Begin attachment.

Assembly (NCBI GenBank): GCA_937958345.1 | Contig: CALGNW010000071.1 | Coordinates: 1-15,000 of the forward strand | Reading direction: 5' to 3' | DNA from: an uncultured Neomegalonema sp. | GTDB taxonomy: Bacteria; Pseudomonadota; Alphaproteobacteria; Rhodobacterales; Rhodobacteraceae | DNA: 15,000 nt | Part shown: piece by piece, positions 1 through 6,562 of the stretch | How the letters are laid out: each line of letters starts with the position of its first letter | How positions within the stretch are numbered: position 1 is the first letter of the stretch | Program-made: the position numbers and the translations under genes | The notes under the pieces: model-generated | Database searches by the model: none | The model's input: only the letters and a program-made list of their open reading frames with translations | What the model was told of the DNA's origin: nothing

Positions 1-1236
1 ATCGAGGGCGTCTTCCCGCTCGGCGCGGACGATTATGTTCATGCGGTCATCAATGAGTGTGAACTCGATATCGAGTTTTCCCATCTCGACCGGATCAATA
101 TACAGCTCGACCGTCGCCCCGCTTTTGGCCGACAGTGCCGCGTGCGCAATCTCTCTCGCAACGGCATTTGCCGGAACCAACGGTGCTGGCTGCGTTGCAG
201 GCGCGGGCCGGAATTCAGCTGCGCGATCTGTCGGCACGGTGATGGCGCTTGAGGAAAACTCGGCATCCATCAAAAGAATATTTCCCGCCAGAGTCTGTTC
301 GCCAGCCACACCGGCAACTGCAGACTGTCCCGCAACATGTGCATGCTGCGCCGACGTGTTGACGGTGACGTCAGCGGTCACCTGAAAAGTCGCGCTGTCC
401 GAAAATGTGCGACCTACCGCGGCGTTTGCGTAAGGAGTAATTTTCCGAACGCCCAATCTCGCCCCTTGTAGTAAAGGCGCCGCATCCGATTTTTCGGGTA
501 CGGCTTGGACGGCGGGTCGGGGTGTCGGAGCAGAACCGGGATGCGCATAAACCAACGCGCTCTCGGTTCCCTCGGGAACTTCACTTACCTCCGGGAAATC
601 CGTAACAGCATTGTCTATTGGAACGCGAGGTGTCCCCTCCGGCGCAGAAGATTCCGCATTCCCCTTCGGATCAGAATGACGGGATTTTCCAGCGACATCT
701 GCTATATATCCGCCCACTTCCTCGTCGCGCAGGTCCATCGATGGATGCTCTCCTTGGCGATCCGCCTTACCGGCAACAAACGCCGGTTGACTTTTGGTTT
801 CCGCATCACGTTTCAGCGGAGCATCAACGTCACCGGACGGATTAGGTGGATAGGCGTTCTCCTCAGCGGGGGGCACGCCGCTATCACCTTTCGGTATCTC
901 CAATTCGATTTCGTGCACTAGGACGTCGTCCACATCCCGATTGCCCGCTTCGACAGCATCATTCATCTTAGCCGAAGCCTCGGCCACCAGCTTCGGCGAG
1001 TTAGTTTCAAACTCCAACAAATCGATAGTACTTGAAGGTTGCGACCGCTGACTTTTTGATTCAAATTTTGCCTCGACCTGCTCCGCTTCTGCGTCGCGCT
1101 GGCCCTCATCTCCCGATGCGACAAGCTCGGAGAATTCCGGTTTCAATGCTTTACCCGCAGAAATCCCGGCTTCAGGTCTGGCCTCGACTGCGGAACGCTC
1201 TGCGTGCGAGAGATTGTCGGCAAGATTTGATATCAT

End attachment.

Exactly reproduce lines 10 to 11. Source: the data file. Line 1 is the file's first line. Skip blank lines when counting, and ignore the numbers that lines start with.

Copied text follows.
701 GCTATATATCCGCCCACTTCCTCGTCGCGCAGGTCCATCGATGGATGCTCTCCTTGGCGATCCGCCTTACCGGCAACAAACGCCGGTTGACTTTTGGTTT
801 CCGCATCACGTTTCAGCGGAGCATCAACGTCACCGGACGGATTAGGTGGATAGGCGTTCTCCTCAGCGGGGGGCACGCCGCTATCACCTTTCGGTATCTC